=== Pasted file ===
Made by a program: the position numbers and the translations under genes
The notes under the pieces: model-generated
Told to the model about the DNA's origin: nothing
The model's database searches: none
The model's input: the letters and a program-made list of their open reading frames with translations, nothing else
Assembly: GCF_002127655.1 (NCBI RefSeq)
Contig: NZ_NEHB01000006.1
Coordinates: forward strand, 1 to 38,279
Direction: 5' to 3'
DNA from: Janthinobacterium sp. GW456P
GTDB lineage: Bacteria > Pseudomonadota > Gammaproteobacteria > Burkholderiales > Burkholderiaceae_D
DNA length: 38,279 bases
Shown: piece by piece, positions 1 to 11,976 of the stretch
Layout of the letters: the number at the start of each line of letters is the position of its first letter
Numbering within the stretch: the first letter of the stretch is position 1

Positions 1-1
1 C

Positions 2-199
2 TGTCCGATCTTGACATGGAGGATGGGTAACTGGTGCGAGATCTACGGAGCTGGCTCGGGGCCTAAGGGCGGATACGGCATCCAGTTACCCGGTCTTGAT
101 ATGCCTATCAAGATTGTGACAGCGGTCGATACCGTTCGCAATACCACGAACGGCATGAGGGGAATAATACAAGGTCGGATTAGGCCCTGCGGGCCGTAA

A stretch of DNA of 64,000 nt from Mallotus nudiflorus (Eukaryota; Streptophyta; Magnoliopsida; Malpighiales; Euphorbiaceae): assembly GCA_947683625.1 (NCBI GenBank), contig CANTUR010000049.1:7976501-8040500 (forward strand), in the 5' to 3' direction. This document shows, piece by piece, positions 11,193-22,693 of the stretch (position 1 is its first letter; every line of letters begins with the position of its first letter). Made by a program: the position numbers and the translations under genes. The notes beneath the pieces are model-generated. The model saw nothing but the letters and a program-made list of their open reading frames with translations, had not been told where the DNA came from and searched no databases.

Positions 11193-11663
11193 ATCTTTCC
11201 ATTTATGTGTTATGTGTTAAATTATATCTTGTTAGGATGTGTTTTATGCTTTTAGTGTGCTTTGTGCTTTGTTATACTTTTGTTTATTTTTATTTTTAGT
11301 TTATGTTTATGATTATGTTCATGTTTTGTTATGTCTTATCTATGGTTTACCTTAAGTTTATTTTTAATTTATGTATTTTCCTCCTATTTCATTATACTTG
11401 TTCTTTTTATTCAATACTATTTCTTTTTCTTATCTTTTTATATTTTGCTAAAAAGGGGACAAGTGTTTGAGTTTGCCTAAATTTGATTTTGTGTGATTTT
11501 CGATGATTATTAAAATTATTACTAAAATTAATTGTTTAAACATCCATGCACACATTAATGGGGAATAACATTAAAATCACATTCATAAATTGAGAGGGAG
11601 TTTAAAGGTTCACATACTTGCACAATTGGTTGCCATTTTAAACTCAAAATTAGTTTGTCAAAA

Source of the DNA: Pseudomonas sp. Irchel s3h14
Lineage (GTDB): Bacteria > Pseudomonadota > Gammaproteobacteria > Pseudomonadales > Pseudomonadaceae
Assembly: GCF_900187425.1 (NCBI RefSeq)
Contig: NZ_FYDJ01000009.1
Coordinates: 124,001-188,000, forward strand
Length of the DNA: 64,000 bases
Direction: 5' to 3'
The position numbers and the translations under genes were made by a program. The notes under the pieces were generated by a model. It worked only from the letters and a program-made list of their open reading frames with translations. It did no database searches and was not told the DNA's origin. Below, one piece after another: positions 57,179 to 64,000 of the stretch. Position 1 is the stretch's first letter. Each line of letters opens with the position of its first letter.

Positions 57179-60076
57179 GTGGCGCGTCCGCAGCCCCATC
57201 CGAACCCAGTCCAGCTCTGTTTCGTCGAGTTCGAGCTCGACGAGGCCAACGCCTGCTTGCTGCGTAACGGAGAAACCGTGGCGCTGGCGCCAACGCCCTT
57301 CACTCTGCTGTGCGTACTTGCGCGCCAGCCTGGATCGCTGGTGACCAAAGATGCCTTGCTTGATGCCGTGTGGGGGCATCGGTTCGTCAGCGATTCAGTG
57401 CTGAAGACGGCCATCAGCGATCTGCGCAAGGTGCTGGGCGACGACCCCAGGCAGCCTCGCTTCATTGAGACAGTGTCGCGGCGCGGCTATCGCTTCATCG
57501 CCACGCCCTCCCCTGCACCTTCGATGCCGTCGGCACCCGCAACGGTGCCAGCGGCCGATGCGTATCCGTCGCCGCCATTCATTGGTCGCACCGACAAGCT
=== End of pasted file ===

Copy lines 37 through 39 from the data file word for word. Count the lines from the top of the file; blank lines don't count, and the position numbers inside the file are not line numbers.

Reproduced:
Positions 57179-60076
57179 GTGGCGCGTCCGCAGCCCCATC
57201 CGAACCCAGTCCAGCTCTGTTTCGTCGAGTTCGAGCTCGACGAGGCCAACGCCTGCTTGCTGCGTAACGGAGAAACCGTGGCGCTGGCGCCAACGCCCTT